18 March 1965, 07:00:00 UTC (10:00:00 Moscow Time): Cosmonauts Павел Иванович Беляев (Pavel Ivanovich Belyaev) and Алексей Архипович Леонов (Alexey Arkhipovich Leonov) were launched from the Baikonur Cosmodrome aboard a Voskhod-3KD spacecraft, Восход-2 (Voskhod-2). The launch vehicle was a Voskhod 11A57 two-stage liquid-fueled rocket. Voskhod-2 entered a 167 × 475 kilometers (90 × 256 nautical miles) elliptical orbit with a period of 90 minutes, 54 seconds.
As the Voskhod entered its second orbit, co-pilot Major Leonov exited the vehicle. An expandable air lock was used. This was the first time that a human had left a vehicle in space. he floated freely, though remained connected by an umbilical. This would be known as an Extravehicular Activity (an “E.V.A.,” or “space walk”). Leonov remained outside for 12 minutes, 9 seconds, establishing the first FAI World Record for Extravehicular Duration in Space. ¹
Both cosmonauts wore full-pressure suits (a “space suit”) for protection in the vacuum of space. With his suit fully inflated by pressurized air, Leonov was both larger and more rigid than was expected. He had great difficulty re-entering the Voskhod, requiring that he vent the suit pressure.
Leonov wrote about it for Air & Space:
With some reluctance I acknowledged that it was time to reenter the spacecraft. Our orbit would soon take us away from the sun and into darkness. It was then I realized how deformed my stiff spacesuit had become, owing to the lack of atmospheric pressure. My feet had pulled away from my boots and my fingers from the gloves attached to my sleeves, making it impossible to reenter the airlock feet first.
I had to find another way of getting back inside quickly, and the only way I could see to do this was pulling myself into the airlock gradually, head first. Even to do this, I would carefully have to bleed off some of the high-pressure oxygen in my suit, via a valve in its lining. I knew I might be risking oxygen starvation, but I had no choice. If I did not reenter the craft, within the next 40 minutes my life support would be spent anyway.
The only solution was to reduce the pressure in my suit by opening the pressure valve and letting out a little oxygen at a time as I tried to inch inside the airlock. At first I thought of reporting what I planned to do to mission control. But I decided against it. I did not want to create nervousness on the ground. And anyway, I was the only one who could bring the situation under control.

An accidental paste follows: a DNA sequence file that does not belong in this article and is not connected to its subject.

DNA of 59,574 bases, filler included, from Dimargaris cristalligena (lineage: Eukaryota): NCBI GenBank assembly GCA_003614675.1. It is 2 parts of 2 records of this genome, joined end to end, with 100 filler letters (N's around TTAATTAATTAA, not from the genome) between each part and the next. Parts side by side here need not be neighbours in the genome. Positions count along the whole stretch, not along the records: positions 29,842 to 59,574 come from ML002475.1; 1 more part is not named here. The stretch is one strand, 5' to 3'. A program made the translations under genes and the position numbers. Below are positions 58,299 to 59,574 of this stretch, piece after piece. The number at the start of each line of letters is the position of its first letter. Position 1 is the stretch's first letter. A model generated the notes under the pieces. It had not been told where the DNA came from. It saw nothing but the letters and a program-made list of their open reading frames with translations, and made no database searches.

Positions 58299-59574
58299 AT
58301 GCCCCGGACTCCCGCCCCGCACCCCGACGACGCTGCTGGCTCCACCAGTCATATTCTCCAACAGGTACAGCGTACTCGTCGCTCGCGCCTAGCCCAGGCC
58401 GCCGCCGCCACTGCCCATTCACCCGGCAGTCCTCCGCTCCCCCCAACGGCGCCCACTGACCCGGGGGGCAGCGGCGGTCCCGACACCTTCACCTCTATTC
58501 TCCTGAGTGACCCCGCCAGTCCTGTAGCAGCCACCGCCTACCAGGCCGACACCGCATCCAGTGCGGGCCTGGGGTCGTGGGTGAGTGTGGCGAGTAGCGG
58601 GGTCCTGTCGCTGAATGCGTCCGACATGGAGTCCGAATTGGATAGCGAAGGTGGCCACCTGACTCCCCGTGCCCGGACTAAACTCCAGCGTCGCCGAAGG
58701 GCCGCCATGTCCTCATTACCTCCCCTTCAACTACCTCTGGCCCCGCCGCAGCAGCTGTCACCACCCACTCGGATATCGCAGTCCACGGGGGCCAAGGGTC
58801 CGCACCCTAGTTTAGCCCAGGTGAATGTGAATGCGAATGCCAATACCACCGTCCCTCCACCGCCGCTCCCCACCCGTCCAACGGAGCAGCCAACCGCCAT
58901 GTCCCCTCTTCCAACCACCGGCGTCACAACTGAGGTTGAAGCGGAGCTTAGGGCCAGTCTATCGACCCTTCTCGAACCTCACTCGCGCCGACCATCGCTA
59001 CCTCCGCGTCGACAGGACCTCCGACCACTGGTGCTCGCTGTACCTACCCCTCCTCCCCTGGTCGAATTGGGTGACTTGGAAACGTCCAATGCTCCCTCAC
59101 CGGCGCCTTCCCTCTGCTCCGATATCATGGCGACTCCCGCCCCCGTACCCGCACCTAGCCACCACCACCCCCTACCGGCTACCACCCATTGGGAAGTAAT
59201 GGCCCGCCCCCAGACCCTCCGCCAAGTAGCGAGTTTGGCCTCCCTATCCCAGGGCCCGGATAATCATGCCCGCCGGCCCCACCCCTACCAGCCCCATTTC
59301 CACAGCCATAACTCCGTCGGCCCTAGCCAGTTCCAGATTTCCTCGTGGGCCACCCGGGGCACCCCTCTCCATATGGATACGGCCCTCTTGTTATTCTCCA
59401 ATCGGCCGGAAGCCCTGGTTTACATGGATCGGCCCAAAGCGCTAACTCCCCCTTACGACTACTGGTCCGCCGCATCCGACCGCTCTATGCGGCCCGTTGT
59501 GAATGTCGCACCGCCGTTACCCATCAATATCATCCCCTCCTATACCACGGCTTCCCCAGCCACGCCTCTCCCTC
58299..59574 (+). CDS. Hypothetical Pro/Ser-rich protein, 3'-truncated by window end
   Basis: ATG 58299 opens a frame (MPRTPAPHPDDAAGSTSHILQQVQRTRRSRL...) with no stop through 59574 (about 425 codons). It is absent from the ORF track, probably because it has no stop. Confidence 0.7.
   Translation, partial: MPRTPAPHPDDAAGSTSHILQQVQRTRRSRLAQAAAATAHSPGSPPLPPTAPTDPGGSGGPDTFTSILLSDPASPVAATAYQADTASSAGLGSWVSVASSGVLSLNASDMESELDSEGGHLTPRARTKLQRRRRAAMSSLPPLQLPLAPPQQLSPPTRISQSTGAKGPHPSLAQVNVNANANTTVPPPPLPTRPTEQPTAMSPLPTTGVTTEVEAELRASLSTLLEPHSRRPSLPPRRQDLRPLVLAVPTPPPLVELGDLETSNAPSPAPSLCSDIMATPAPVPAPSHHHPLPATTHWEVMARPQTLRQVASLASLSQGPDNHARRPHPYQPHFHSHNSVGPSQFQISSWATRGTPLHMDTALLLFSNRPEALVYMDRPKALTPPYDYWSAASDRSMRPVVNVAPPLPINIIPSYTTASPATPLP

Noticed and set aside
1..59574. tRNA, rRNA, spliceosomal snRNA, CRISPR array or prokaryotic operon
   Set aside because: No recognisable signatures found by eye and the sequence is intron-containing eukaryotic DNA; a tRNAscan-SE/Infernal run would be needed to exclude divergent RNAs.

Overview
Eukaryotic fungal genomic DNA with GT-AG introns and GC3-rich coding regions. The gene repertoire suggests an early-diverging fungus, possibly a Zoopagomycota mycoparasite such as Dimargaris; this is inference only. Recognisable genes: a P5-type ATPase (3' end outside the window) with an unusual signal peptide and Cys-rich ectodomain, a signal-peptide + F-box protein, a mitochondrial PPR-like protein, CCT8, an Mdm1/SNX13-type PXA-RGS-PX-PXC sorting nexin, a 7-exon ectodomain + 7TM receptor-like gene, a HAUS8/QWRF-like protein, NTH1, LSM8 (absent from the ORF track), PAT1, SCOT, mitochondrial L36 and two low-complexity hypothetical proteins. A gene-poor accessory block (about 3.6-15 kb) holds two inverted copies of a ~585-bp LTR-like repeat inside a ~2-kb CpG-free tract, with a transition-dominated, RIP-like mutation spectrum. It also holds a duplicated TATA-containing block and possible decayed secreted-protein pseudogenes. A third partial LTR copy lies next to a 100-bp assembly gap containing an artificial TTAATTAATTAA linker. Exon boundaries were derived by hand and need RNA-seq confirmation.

But I could feel my temperature rising dangerously high, with a rush of heat from my feet traveling up my legs and arms, due to the immense physical exertion all the maneuvering involved. It was taking longer than it was supposed to. Even when I at last managed to pull myself entirely into the airlock, I had to perform another almost impossible maneuver. I had to curl my body around in order to close the airlock, so pasha could activate the mechanism to equalize pressure between it and the spacecraft.
Once Pasha was sure the hatch was closed and the pressure had equalized, he triggered the inner hatch open and I scrambled back into the spacecraft, drenched with sweat, my heart racing.
—“The Nightmare of Voskhod,” by Alexey Leonov, Air & Space Smithsonian, January 2005
On 19 March, Voshkod-2’s apogee set a Fédération Aéronautique Internationale (FAI) World Record for Altitude in Elliptical Orbit of 497,7 kilometers (268.7 nautical miles/309.3 statute miles). ²
The space craft began to lose pressure, with it’s oxygen tanks dropping by two-thirds during Orbit 13. It was thought that the mission might have to be cut short.
It was planned for Voskhod-2 to reenter on the 16th orbit, however the automatic landing system failed to fire the spacecraft’s retrorockets. Using the Voskhod’s primary engine, a manual reentry was initiated during the 18th orbit. The crew also had to oreint the spacecraft manually, and this caused them a delay of 46 seconds before initiating reentry. They overshot there expected landing point by approximately 2,000 kilometers (1,250 miles).
Voshkod-2 landed in remote area of Perm Krai at 09:02:17 UTC on 19 March. The duration of the flight was 1 day, 2 hours, 2 minutes, 17 seconds.
Having landed in a dense forest hundreds of miles from the nearest recovery teams, Belyaev and Leonov were were located about four hours later and a rescue team arrived the next day. A landing zone was cut in the forest and the cosmonauts were flown out by helicopter on 21 March.
¹ FAI Record File Number 9336
² FAI Record File Number 9335
© 2019, Bryan R. Swopesby